In a broad sense, normal CNS function is determined by what?
Balance between excitation (glutamate) and inhibition (GABA)
- Modulated by: ACh, serotonin, DA, somatostatin, CCK, dynorphin, nitric oxide, arachidonic acid, endocanabinoids...
Examples of provoked seizures (NOT epilepsy!)
- Alcohol withdrawal seizures
Exceptions- "reflex epilepsy" (typically genetic)
- Photosensitive epilepsy
- Rarely: bath (hot water), eating, music-induced epilepsy
What is the process of developing epilepsy (epileptogenesis)?
- Sequence of events leading to abnormal activity sufficient to convert a normal neuronal network into an abnormally hyperexcitable and hypersynchronous one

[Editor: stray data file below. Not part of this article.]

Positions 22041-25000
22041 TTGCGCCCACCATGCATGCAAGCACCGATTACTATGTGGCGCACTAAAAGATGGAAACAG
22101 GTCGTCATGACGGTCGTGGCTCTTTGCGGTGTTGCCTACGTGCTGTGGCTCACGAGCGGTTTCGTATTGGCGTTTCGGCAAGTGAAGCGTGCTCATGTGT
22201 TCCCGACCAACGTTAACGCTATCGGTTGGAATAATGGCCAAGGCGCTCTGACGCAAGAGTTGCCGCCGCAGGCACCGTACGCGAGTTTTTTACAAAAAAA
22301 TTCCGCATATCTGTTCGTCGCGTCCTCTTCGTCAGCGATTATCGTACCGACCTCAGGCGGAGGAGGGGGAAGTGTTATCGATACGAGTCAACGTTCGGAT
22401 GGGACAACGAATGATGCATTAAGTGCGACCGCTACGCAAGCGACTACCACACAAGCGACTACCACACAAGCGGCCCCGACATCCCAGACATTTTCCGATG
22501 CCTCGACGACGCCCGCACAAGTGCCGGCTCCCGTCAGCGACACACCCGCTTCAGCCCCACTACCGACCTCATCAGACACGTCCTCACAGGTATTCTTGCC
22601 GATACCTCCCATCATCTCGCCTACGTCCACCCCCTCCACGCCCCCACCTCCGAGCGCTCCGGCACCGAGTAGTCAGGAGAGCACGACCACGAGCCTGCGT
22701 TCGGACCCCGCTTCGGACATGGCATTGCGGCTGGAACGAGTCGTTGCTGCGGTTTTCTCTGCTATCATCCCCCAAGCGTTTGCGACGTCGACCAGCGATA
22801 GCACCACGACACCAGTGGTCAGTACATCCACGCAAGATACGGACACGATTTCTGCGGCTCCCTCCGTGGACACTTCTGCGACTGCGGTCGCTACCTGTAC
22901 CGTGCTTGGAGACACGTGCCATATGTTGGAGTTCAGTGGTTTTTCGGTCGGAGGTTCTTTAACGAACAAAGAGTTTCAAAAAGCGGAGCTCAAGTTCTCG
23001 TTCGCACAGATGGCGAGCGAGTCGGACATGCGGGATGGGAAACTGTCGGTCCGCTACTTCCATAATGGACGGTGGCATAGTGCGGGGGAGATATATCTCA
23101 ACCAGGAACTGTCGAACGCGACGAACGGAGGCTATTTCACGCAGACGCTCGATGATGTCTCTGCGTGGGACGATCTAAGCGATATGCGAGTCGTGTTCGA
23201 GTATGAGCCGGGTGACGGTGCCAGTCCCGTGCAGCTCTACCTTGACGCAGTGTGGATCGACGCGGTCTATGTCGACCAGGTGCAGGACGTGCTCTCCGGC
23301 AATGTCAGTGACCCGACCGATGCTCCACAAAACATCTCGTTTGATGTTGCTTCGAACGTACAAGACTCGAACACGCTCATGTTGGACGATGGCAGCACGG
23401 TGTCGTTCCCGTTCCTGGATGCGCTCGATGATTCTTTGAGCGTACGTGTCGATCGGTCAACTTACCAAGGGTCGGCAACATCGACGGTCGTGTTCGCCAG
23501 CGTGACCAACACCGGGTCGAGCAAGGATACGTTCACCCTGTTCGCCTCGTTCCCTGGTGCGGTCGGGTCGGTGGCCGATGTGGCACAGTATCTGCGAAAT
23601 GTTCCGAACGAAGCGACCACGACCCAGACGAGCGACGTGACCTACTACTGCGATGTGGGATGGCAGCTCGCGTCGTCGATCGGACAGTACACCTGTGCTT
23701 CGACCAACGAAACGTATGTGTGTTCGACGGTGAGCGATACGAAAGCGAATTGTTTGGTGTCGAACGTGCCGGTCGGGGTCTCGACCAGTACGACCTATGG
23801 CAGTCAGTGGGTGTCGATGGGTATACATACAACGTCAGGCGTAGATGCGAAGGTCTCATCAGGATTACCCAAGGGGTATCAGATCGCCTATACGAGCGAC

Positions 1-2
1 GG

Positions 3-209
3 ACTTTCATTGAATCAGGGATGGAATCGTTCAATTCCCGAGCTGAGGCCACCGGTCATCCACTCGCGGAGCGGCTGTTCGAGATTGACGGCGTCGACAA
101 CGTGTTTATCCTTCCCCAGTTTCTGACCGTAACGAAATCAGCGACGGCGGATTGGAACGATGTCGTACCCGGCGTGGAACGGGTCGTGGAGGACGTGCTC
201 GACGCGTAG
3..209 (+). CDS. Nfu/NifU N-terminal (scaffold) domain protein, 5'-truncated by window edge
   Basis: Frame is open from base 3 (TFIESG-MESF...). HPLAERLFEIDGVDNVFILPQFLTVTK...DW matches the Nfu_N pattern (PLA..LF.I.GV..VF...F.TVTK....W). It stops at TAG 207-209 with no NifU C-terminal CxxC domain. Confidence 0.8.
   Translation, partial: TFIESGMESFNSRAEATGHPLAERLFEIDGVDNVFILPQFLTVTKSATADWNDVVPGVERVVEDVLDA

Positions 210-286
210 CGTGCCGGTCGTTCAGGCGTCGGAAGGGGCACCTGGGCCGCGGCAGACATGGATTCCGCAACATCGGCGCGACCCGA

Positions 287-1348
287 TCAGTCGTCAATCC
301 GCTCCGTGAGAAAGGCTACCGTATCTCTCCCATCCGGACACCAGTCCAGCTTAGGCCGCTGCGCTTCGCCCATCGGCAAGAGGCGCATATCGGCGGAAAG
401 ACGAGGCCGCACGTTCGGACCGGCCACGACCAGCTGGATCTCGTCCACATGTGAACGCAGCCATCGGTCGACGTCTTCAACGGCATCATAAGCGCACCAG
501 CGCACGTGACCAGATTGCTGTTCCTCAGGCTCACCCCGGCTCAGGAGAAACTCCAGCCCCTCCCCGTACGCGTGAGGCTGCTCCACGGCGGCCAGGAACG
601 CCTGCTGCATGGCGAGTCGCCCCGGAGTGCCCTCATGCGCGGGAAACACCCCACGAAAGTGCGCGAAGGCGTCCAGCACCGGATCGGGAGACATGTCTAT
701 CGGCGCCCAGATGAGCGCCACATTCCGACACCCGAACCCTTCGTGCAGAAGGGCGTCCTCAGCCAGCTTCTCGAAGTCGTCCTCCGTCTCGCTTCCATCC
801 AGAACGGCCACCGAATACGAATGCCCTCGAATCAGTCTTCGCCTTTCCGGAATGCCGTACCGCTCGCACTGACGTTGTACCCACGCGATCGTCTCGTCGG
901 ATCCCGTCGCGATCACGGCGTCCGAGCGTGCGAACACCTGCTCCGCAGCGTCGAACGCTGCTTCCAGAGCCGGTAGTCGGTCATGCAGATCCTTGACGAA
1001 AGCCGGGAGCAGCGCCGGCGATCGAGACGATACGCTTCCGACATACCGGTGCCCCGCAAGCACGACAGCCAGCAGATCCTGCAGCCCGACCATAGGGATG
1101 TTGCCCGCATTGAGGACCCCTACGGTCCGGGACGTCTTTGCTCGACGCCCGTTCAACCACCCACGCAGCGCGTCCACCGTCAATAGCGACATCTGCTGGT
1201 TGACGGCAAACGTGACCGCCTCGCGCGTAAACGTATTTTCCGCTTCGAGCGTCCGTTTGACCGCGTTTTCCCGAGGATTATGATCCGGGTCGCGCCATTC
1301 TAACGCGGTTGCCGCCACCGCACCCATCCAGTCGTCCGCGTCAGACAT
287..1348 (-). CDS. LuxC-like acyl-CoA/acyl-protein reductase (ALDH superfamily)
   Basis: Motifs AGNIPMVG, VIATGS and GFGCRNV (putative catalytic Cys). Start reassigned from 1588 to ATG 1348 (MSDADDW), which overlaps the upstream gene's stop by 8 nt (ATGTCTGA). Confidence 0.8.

- A “clinically silent period” between an initial injury or insult and the development of epilepsy
Pathophysiology of epilepsy: what goes wrong (broad)?
- Loss of inhibition
- Intrinsic excitability
- Abnormal excitation (and excessive synchronization)
Pathophysiology of loss of inhibition? Examples?
Loss of inhibition
- Some interneurons are particularly vulnerable to cell death
- Disinhibition of primary neurons -> hyperexcitability and excessive neuronal activity
- Axons may sprout and synapse on other principal cells
Examples: Generalized epilepsy with febrile seizures plus (GEFS+)
Characteristics of Generalized Epilepsy with Febrile Seizures plus (GEFS+)?
Onset usually in 1st decade Clinically heterogeneous
- Febrile seizures that persist beyond 5 yrs of age
- Afebrile generalized seizures (tonic-clonic, absence, myoclonic, atonic, others)
Severity ranges from mild to severe
EEG: generalized spike and wave
Some of the mutations described are in the GABA-A recepetor